Americans have long known that our healthcare system is rigged against the consumer. The horror stories of people living in debt for the rest of their lives because of an accident or illness have become so commonplace that many have become numb to them.
In large measure, the frequency with which Americans have to choose between medical care and being able to put food on the table or keep their homes was the impetus behind President Obama’s landmark Affordable Care Act. The President saw – as the rest of us have – that we desperately needed to increase the quality and availability of affordable health insurance.
The last year has shown how flawed the ACA is in both construction and implementation. And we find ourselves as a nation still struggling with a hugely costly and unfair healthcare system.
Fundamentally, what makes healthcare costly is a wildly unregulated and noncompetitive insurance and payment system that is rigged against the average American. ObamaCare and its regulations has only made the system less competitive and, in the process, even more obscure for the average person.
As a result, we are further from the goal of getting Americans better healthcare that we set out to achieve.
Healthcare needs to get back to its roots: healing the sick. That’s what pharmaceutical companies and doctors do. Most of the problems and unfair cost overruns are a result of big corporate hospitals and greedy insurers who make it nearly impossible to effectively and affordably deliver high quality healthcare.
Indeed, it’s an open secret that insurers are more concerned with their bottom line than getting patients the best possible medicine.
Elliott Antman, professor of medicine at Harvard Medical School and president of the American Heart Association, spoke to this troubling reality. He said, “[U]nfortunately, many insurance companies focus strictly on the cost of the pill. But if we only look at the per-pill cost we have blinders on. We have to think about the impact on the health-delivery system overall – and if a more expensive new drug reduces symptoms to the extent that patients aren’t hospitalized as much, then that has enormous economic impact.”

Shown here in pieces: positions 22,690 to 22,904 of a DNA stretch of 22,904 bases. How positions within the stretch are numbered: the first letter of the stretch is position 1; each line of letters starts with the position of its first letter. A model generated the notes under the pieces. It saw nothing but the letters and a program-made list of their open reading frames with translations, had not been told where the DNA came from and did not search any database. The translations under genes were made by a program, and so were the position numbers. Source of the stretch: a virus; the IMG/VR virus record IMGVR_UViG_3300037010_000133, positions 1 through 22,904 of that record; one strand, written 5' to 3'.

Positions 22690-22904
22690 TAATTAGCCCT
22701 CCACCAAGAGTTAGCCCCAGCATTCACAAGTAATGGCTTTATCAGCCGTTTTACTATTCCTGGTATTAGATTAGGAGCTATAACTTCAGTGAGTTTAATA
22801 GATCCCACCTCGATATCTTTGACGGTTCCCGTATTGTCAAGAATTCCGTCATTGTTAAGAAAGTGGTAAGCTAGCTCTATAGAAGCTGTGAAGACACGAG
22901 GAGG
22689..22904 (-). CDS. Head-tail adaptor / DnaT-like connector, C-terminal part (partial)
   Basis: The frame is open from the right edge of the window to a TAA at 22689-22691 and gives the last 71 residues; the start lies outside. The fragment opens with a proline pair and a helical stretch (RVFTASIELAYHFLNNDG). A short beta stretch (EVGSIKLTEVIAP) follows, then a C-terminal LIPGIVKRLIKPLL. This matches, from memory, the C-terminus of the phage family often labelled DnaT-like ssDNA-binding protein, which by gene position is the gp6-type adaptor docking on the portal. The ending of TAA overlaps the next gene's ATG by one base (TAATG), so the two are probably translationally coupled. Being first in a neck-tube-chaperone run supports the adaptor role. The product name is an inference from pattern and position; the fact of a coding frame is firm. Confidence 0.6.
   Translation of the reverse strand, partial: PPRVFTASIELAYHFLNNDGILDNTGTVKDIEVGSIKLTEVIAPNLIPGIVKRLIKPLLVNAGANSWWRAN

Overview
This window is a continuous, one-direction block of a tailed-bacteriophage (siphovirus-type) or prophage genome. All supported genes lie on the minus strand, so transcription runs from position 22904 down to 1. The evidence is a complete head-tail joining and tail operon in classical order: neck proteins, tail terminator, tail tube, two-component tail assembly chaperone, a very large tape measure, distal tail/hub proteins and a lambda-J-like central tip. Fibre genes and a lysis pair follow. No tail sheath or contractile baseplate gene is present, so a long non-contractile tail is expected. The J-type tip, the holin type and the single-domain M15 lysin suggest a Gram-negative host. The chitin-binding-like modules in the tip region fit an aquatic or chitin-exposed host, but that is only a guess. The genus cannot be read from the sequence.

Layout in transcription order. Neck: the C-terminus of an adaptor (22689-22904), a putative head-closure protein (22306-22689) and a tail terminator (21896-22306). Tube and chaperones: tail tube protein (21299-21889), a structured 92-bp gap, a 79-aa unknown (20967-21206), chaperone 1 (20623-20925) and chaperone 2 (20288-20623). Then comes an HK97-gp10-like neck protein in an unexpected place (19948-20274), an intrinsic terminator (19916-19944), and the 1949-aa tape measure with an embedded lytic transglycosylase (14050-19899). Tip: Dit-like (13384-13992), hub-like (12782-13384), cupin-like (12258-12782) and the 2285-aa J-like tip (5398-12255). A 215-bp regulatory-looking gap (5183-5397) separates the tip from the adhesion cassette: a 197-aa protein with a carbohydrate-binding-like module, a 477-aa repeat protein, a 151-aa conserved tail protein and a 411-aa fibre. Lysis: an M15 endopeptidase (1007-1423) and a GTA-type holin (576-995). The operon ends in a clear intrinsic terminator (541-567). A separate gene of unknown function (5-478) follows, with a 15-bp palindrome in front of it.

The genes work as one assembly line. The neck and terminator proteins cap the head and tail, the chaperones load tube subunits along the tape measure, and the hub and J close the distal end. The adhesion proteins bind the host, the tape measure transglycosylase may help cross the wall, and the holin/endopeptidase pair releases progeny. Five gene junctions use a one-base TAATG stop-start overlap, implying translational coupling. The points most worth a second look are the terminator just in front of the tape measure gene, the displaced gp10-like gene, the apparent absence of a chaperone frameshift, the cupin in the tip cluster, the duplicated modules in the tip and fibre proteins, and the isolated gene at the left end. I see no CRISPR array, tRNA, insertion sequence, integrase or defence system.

This trade-off between higher costs upfront for lower costs later on is a difficult one to grapple with and, more to the point, afford.
High deductible plans are becoming more and more commonplace. For instance, Kaiser estimates that 20% of workers are enrolled in high deducible plans with a savings account option in 2013, up from 8% in 2009, meaning that consumers will have to evaluate their options more closely.
Paul Ginsburg, a professor of health policy and management at the University of Southern California’s Sol Price School of Public Policy told the New York Times that many workers may not have a choice but to have a high deductible plan.
“If the deductible is very high, all of a sudden the financial protection part of insurance, you are losing that,” he said. “You still have protection against very high claims, but you have people who may have to pay $5,000 during one year toward the cost of their care or more. And a lot of people don’t have that kind of savings.”
It’s under these tough circumstances that Americans are being forced to make the difficult decisions between getting the care that they or a family member needs and facing a lifetime of financial strain.
At this point, we know that doctors and drug researchers are in it to save lives and help people. Everyone knows someone who has had their lives dramatically improved by a talented doctor or breakthrough drug. But corporate hospitals and insurers are rigging the system to make sure they get paid – and little else.
As a result, pharmaceutical companies and doctors have no choice but to play by the rules and work with insurers, even though the system is broken and everyone knows it.
That’s why big Pharma has pushed for major pro-consumer rule laws like Medicare Part D, which is arguably the most successful aspect of today’s healthcare system.
Nevertheless, we all know that much more can be done. ObamaCare is certainly a step in the right direction, but it is a law that needs serious reform in order to be effective in accomplishing its goals.
In the meantime, it’s the consumer that will continue to suffer while legislators bicker and insurers line their pockets.